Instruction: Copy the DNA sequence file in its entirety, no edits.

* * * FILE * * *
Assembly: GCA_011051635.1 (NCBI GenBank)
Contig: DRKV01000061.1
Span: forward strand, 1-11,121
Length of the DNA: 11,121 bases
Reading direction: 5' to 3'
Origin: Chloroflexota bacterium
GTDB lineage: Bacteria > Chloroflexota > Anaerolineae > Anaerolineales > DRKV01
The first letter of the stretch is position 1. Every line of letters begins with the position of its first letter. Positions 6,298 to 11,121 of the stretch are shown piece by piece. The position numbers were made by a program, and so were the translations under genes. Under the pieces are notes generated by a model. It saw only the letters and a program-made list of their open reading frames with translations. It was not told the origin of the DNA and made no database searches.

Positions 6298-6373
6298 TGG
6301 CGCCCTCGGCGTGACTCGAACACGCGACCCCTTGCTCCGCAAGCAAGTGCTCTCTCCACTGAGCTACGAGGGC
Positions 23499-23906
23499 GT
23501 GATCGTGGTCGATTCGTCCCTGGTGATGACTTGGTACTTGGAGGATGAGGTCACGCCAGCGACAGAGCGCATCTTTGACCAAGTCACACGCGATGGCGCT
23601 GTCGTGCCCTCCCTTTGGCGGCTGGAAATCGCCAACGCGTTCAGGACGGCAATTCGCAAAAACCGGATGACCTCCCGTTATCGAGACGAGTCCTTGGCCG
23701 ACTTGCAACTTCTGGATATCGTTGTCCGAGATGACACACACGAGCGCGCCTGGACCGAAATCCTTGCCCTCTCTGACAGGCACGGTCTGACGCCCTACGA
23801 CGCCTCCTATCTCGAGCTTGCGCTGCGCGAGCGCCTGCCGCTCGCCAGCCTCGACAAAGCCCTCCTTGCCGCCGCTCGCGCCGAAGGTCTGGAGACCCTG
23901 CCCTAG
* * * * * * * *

Assembly: GCA_011051635.1 (NCBI GenBank)
Contig: DRKV01000061.1
Span: forward strand, 1-11,121
Length of the DNA: 11,121 bases
Reading direction: 5' to 3'
Origin: Chloroflexota bacterium
GTDB lineage: Bacteria > Chloroflexota > Anaerolineae > Anaerolineales > DRKV01
The first letter of the stretch is position 1. Every line of letters begins with the position of its first letter. Positions 6,298 to 11,121 of the stretch are shown piece by piece. The position numbers were made by a program, and so were the translations under genes. Under the pieces are notes generated by a model. It saw only the letters and a program-made list of their open reading frames with translations. It was not told the origin of the DNA and made no database searches.

Positions 6298-6373
6298 TGG
6301 CGCCCTCGGCGTGACTCGAACACGCGACCCCTTGCTCCGCAAGCAAGTGCTCTCTCCACTGAGCTACGAGGGC
Positions 23499-23906
23499 GT
23501 GATCGTGGTCGATTCGTCCCTGGTGATGACTTGGTACTTGGAGGATGAGGTCACGCCAGCGACAGAGCGCATCTTTGACCAAGTCACACGCGATGGCGCT
23601 GTCGTGCCCTCCCTTTGGCGGCTGGAAATCGCCAACGCGTTCAGGACGGCAATTCGCAAAAACCGGATGACCTCCCGTTATCGAGACGAGTCCTTGGCCG
23701 ACTTGCAACTTCTGGATATCGTTGTCCGAGATGACACACACGAGCGCGCCTGGACCGAAATCCTTGCCCTCTCTGACAGGCACGGTCTGACGCCCTACGA
23801 CGCCTCCTATCTCGAGCTTGCGCTGCGCGAGCGCCTGCCGCTCGCCAGCCTCGACAAAGCCCTCCTTGCCGCCGCTCGCGCCGAAGGTCTGGAGACCCTG
23901 CCCTAG